Chaos in the street, caused by both reckless driving and jaywalking, often leads to fatal accidents. How to stop it?

­­— New Age/Sourav Lasker

­­— New Age/Sourav Lasker

It has become a routine matter that once you open the newspaper, you are greeted by the dreadful news of fatal road accidents and people losing their nearest and dearest ones.
Current statistics indicate that deaths in road accidents in our country have reached one of the highest in number in the world. A recent study conducted by Accident Research Centre of Bangladesh University of Engineering and Technology revealed that road and river transport accidents in Bangladesh claim one person every 45 minutes and Bangladesh ranks number one among the most accident-prone countries.
It has been observed that the main offenders in the occurrences of these unpardonable offences are bus and truck drivers who are engaged in reckless driving with fake licences, not adhering to speed limitations, safety rules and regulations. The situation has gone beyond control day by day as in most of the cases the culprits go away unpunished and if caught are freed due to their strong political connections. Lack of any strong disciplinary actions and political commitment of the decision makers has further aggravated the situation. The people at large are frustrated by the foot-dragging of all political regimes, in the past and present, over arresting the criminals and punishing them. The citizens are fed up with the formation of so called enquiry committees most of which end up with no positive outcome. The public wants actions. We urge the government to take drastic actions against the perpetrators to minimise the number of road accidents.
The road accidents in Bangladesh may principally be attributed to the following factors:  reckless driving, untrained drivers, issuance of fake driving licenses, vehicles driven by helpers and conductors, vehicles driven in a drunken state, vehicles driven while talking over mobile phone, non-stop running of vehicles by drivers, violation of traffic rules and regulations, poorly maintained roads, unfit vehicles, lack of monitoring and supervision, practices in corruption by law enforcers and absence of road safety features.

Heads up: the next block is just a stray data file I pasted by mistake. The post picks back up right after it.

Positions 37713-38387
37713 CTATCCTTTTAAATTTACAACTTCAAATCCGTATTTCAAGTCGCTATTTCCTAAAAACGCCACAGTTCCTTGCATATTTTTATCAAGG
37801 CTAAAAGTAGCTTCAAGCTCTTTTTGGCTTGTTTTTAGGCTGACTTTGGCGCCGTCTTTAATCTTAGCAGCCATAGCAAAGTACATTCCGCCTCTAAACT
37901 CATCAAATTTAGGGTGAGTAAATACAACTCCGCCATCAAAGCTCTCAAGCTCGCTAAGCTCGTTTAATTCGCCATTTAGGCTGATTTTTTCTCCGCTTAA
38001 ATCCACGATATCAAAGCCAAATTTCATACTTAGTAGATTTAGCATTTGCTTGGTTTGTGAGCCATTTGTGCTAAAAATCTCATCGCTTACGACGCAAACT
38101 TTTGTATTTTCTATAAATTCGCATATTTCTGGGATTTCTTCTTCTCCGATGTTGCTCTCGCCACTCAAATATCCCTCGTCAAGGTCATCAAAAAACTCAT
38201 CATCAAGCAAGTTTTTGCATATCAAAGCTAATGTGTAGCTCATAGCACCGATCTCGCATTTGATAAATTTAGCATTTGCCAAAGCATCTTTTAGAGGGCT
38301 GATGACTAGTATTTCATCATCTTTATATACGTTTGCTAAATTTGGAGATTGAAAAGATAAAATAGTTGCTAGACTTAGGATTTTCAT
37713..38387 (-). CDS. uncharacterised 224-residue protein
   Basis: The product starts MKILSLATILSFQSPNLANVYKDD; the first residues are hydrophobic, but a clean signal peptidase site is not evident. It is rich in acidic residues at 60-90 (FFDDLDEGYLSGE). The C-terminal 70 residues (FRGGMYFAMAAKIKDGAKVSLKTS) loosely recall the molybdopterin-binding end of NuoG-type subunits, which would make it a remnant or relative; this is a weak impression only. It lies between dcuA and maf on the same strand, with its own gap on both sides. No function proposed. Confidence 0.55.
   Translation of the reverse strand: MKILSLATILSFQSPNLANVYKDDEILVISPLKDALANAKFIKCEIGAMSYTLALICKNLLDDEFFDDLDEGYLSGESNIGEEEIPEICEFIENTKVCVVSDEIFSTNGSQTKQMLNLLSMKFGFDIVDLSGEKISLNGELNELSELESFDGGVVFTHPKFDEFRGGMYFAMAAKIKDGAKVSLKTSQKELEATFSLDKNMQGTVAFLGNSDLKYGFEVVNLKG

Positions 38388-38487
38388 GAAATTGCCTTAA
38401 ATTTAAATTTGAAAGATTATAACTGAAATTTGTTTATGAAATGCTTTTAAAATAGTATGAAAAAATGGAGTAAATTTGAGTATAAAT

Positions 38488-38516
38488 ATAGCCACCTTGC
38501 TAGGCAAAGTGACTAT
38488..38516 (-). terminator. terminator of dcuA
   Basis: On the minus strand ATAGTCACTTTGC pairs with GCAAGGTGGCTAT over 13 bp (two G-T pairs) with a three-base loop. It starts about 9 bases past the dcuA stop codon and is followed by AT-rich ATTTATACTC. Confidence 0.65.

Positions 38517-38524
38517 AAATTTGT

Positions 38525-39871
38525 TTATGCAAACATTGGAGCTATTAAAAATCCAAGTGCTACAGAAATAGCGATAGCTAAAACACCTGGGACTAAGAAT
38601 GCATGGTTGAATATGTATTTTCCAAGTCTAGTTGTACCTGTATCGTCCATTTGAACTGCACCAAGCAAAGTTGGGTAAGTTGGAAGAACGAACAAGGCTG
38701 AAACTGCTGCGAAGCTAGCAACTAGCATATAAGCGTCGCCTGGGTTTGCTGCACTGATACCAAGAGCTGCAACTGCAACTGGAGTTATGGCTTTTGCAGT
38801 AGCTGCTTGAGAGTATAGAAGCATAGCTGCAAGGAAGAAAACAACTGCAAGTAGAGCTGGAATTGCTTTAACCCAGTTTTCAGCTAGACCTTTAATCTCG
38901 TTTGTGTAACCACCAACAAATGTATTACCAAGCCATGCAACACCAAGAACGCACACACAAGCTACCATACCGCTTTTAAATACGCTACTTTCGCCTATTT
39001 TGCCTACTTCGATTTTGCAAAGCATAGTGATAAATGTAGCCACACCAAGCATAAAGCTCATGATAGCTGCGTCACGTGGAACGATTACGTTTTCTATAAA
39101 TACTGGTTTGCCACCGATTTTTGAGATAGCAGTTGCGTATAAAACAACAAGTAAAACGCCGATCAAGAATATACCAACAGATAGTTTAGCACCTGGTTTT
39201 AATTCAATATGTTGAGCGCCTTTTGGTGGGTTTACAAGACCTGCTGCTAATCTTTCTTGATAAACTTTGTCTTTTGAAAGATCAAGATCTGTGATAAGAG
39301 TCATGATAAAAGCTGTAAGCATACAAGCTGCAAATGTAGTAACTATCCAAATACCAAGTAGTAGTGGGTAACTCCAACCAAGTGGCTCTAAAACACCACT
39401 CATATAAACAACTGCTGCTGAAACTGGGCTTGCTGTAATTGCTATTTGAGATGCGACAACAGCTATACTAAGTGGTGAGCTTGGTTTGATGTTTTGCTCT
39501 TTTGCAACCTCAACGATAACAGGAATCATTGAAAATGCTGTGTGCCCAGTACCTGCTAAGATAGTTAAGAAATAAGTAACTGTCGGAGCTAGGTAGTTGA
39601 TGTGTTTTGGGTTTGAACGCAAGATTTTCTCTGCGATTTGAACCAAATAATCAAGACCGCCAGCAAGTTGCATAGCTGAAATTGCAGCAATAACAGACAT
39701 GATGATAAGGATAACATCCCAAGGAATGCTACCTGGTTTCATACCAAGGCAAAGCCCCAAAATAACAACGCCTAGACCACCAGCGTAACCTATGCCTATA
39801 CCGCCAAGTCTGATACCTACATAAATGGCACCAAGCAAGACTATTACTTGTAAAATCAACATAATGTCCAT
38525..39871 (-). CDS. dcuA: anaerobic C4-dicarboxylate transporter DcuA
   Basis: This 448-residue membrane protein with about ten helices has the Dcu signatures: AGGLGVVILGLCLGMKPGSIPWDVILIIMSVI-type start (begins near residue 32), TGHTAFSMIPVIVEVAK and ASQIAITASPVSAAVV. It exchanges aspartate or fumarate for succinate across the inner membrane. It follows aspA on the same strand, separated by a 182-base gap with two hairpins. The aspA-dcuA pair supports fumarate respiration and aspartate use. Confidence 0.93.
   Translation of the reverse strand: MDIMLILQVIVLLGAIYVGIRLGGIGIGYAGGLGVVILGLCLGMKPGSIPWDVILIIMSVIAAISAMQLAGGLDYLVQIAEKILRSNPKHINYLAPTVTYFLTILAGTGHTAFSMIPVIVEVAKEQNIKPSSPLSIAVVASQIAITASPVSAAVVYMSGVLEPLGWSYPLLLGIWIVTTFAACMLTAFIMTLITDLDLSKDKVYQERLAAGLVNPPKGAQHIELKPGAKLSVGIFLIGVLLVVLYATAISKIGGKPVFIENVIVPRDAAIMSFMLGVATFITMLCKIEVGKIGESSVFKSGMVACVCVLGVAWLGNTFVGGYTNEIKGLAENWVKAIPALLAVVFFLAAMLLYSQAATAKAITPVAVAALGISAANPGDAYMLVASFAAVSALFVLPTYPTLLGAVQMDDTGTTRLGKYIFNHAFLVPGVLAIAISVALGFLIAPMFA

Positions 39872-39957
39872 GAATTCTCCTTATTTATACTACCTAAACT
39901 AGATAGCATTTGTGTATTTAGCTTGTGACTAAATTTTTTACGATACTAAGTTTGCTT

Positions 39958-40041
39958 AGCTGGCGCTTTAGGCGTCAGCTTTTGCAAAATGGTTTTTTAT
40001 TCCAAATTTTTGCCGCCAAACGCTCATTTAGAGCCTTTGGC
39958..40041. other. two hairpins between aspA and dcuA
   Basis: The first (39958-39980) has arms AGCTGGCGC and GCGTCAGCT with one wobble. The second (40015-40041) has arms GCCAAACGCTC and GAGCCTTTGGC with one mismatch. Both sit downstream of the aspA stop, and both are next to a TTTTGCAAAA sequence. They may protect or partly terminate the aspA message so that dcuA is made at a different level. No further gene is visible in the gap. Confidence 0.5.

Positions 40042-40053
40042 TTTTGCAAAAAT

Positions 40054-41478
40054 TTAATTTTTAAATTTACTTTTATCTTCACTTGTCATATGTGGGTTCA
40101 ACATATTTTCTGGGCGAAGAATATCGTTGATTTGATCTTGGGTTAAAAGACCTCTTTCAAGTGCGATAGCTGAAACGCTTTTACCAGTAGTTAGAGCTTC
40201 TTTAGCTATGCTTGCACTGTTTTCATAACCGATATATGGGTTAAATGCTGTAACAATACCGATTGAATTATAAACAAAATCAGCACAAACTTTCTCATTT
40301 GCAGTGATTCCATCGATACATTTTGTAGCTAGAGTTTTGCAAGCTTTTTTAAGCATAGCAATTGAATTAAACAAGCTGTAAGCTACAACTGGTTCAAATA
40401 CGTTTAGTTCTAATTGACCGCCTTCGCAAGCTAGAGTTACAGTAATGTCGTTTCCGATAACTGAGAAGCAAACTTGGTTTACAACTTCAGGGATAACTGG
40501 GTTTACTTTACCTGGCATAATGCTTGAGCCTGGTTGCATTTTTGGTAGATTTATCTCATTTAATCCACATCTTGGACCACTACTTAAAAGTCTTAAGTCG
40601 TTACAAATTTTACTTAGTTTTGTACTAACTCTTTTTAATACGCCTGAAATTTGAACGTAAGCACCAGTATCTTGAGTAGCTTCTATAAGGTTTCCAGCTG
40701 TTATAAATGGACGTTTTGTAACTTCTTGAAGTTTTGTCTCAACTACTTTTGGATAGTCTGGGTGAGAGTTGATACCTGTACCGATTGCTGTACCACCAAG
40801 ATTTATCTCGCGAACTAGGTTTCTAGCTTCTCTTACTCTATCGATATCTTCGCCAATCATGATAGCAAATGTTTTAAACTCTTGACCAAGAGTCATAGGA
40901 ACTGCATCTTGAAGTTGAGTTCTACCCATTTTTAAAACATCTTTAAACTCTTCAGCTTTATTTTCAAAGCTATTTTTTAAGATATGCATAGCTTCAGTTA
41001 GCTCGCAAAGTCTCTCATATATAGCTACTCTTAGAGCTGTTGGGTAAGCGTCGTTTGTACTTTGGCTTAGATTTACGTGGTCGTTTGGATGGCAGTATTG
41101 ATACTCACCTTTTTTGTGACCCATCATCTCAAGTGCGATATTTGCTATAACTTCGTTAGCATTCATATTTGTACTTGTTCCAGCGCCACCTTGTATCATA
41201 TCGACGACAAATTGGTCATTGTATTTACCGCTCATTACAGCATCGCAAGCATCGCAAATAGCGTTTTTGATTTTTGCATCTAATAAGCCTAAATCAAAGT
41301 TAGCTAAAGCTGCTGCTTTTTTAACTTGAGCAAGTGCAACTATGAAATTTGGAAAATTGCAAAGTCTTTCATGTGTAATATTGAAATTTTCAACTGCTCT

Several vulnerable spots have been identified on the national highways of the country. Regrettably, actions to improve the condition of these spots are moving at snail’s pace. In all the major bends, the radius of curvatures and sight distance appear to be significantly inadequate leading to colossal road disasters. It is noticeable that accidents mostly occur at these bends.
There were 595 reported fatal accidents over the period of 2009-2014, which claimed about 3075 lives and injured at least 8427 people .On an average at least 126 fatal accidents occur in each year resulting in 4.85 fatalities and 14.7 casualties in each accident.
The benefits of safety measures fell short of expectations owing to their lack of enforcement.
In this regard, the introduction of a highway surveillance team consisting of local community leaders could be a good move to control the use of roadway marginal areas for such purposes as drying of agricultural products, grazing by domestic animals, playing games by children, temporary markets and plying of unlicensed vehicles.
Controlling the speed of transports appears to be the most effective way to reduce the number of accidents in Bangladesh and this can be ensured by the traffic police department.
Drivers of heavy vehicles should be properly trained by the authorities concerned.